I Didn’t Wear a Coat: My Solo Valentine’s Day Adventure

Because I wanted to embrace the chill– of winter. Of being single.

I didn’t want to pretend it’s not a bit lonely. False insulation is not genuine warmth.

But I ventured outside, and into the public.

I decided to focus on hopefully making others a bit happy.

I put on a ridiculous ensemble, because that’s why I like to do. Vagina Warrior colors! Red and black. (A nod to my 2010 role in a local production of “The Vagina Monologues,” which was life-changing. Cast members and supporters of the movement are called Vagina Warriors, and show solidarity by wearing red and black costumes in the show, at rehearsals, and especially on Valentine’s Day.

I put on the same red and black tunic I had worn in the show– with the black roses embroidered around the bustline. But this time I paired it with some pleathery black leggings and a black turtleneck, plus black boots. I wore the black hat my Step-mother gave me for my 29th birthday. Plus for contrast, white gloves and a white scarf, which she also gave me.

I put on bright red lipstick and a smile.

And headed to Dollar Tree to buy balloons. The store was bustling. No one interacted with me– everyone was focused on purchasing their items and getting out. I selected six mylar balloons– four red and black and white ones saying, “Happy Valentine’s Day,” and two that are a more pastel pink. The pink ones were a bit deflated– and I chose them for that reason. They looked lonely.

At the register, the cashier said there was a man who could add air to the balloons. I went over to see him. He had on a bright green button-down, and dutifully aired up each of my balloons.

Isn’t that what love does? It adds a little extra air to your heart! It pumps you up. Makes you feel like floating again.

Then I called the woman I bring Holy Communion to on impulse and asked if I could drop by. She said sure.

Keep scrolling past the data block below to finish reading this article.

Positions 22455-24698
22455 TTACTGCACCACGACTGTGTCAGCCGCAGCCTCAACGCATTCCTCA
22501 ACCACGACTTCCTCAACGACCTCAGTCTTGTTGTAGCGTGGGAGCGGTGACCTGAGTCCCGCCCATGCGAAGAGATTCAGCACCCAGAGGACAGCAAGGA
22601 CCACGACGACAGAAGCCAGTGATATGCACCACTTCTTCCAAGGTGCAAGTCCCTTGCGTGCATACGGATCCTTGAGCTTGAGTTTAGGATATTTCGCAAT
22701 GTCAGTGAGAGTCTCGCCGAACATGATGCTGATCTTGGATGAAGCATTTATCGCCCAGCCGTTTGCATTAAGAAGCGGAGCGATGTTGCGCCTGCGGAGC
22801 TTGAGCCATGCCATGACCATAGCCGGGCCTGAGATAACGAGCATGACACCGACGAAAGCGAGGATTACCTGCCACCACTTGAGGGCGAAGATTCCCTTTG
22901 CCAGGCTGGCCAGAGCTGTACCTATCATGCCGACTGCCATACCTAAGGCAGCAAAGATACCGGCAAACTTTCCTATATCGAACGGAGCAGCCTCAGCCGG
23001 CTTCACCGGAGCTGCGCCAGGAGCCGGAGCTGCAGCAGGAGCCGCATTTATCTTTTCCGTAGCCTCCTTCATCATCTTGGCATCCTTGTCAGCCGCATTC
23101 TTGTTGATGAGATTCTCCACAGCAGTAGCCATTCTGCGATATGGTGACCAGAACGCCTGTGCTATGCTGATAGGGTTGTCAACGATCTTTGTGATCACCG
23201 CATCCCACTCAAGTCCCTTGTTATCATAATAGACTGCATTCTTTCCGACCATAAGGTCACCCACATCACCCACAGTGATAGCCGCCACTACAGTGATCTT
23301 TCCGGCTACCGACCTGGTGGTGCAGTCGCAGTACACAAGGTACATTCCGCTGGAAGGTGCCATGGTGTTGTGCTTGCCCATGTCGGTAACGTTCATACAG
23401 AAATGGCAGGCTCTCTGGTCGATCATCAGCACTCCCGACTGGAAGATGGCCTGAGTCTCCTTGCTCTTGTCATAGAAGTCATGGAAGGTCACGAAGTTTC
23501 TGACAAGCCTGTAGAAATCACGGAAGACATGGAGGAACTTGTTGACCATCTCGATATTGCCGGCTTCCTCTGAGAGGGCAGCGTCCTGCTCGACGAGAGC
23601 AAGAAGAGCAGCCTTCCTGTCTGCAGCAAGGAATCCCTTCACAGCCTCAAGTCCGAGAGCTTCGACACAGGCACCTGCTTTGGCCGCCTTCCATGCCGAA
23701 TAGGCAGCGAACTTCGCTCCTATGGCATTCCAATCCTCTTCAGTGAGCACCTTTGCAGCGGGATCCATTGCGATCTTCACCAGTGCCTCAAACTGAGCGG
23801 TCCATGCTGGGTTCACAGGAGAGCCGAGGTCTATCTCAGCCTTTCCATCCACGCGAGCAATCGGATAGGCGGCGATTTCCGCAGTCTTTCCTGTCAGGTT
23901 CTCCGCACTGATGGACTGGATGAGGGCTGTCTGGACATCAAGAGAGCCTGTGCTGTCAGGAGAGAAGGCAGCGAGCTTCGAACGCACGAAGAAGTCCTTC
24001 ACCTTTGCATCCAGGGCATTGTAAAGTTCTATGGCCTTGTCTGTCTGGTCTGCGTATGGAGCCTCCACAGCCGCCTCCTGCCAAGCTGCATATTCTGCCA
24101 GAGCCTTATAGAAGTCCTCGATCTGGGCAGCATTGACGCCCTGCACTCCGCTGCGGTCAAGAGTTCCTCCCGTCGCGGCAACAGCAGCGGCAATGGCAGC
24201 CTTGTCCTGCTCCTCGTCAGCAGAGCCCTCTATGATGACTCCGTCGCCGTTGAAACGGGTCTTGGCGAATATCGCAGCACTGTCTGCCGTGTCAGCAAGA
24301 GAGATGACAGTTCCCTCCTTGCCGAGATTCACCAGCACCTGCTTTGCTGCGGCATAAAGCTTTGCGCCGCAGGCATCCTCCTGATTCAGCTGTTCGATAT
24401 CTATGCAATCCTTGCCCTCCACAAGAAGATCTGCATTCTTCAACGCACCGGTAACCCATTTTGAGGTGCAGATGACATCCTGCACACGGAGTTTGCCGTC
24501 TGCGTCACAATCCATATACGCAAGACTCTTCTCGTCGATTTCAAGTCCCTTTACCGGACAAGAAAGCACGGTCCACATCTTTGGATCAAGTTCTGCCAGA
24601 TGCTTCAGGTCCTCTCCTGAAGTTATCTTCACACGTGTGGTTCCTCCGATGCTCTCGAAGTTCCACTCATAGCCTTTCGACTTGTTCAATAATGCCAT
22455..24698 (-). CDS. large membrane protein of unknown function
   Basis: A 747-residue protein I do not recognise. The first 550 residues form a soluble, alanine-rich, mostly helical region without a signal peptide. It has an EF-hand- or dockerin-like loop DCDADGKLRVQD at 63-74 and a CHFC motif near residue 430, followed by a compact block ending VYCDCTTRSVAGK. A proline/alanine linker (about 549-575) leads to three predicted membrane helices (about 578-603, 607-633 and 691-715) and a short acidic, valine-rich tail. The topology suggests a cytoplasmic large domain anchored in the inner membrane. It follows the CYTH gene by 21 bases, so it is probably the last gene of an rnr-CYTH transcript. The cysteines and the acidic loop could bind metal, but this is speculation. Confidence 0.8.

I stopped over with three balloons– one for her, her daughter, and her son who helps take care of them.

Her smile when she answered the door was worth it!

“I like your costume,” she said. “You look cute.”

She stepped back and invited me into her home. I first gave the pink balloon to her daughter– who also happened to be wearing a pink shirt! Then I asked her which balloon she would like– she chose. I tried to find her son, but he wasn’t around. I left the third one for him, wished them a Happy Valentine’s Day, and left.

Then I called my Step-mom and asked if I could stop by. Yep!

She too liked my ensemble.

I brought in a balloon for her and my Dad. (The second one I had intended for them got away somehow!)

And their adorable cat, Miss Bea, started playing with the string. Perfect!

A little valentine for the cat.

I asked Diane if she would mind taking some pictures of me outside, and she indulged me. I stood by the black lamp post in their front yard , the snow up to my calves. I held onto the last balloon– the one I was saving for myself.

Another pink heart.

I took some pictures, goofing off.

I hugged her, thanked her. Made plans to stop by after work to give them their cards.

That’s our family tradition– we’re card people.

But as I went to put my heart balloon into the backseat of my car, it floated away.